Really any of those choices will work well. Just be sure to add enough weight to the tube. It seems that the WaspNest always turn out lighter than you think.
Step 4: Wrap the String Around the Tube and Weight.
Before I start wrapping the string around the tube, I first cut off the slip-knots so the WaspNest would turn out less bumpy and misshaped.
Then I started wrapping the string around the tube and weight. I used about 8 strings on each WaspNest. That number may vary fro you if you have longer or shorter strings. You'll want to just wrap strings onto it until it gains the shape of your liking. I started at one end and wrapped the string upon itself so it wouldn't unravel. I then wrapped it up tightly and evenly. As each string was ended I started wrapping a new one on top of it. It may be easier if you just tied all the strings together to form one long piece of string, but it may turn out a little misshaped because of the knots.
After I achieved the size and shape I wanted I took a paperclip and unbent it, and then poked the last strand of string into the ball. This insures that the WaspNest can't unravel and come loose.
My turned out a little too tall so I squished and shaped the WaspNest to my liking. Since I used clay as the core it was very pliable and easy to change the shape. Just don't overdue it, as the string may slip off the plastic tube and unravel.
Step 5: Attach a Paperclip to the WaspNest.
Next you'll want to take a paperclip and bend one end of it into a loop. Tie a piece of string (yo-yo, yarn, thread...etc) on to the loop. Bend the other end into a wide "U" shape. Then take the "U" end of the paperclip and push it into the hole of the WaspNest. The paperclip will act as a spring and push against the insides of the tube, holding the WaspNest tightly for dunking and drying.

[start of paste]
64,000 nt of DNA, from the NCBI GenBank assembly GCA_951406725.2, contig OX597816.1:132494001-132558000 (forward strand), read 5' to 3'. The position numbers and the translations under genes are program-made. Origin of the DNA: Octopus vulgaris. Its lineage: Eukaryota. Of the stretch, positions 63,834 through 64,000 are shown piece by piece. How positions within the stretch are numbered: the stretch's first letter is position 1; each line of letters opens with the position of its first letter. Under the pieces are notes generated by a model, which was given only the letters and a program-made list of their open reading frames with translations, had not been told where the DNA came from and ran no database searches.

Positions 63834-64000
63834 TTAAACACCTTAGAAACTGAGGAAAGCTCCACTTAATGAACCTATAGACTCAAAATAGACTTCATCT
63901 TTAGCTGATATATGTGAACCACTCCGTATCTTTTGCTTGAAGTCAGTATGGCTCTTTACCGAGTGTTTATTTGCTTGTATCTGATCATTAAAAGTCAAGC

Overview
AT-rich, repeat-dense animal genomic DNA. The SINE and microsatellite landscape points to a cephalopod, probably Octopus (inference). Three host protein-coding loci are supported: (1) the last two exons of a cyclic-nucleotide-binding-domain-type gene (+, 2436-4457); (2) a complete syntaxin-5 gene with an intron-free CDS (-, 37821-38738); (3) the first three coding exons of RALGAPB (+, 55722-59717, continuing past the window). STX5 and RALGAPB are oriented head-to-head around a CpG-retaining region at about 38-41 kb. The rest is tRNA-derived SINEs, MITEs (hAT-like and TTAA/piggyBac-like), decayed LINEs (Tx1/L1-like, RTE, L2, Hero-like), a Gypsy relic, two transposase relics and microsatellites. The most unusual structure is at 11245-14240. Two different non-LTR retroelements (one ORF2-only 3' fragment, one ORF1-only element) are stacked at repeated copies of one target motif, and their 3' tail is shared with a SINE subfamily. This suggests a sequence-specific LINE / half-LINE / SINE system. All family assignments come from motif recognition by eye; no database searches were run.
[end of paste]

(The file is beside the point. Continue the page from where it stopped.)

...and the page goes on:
Step 6: Mix Up the Glue and Water.
Next take your water-soluble glue, screw off the whole cap, and pour enough glue into the cup to fill 1/4 of it. Then take your cup over to the sink and and add as much water as glue is in the cup. You'll be able to easily see the layer of water on top of the glue. Get out an old pencil or stick and stir the mixture well. It shouldn't be too runny or too thick. It should easily drip but not be as thin as water.
Step 7: Dunking and Drying.
After mixing up the glue/water take your WaspNest attached to the string and dunk it into the mixture. You are going to soak it in there for at least an hour. You need to let it soak for a sufficient amount of time so it will harden well.
After letting it soak, hang it up somewhere, where it is dry and warm, and it won't be disturbed. I hung it over my radiator so it'd dry fast and hard. Make sure you hang it above a napkin or something so it doesn't drip below and make a mess. If you added enough water to the mixture, it shouldn't dry with drip hanging below it.
Then you'll want to leave it hanging there without disturbing it. A good idea is to do make a WaspNest in the evening and let it dry overnight. In the morning it should be rock hard.
Step 8: Variations and the End
After letting it dry you're all set! Since the glue/water you soaked it in is still water-soluble, you can give it a couple coats of spray clear coat. I don't let my counterweights get wet, so it's not a problem, but it always a good idea to do.
Thanks for reading my first Instructable! I appreciate all your comments.
Dedicated to DoctorPopular! Thanks for the inspiration.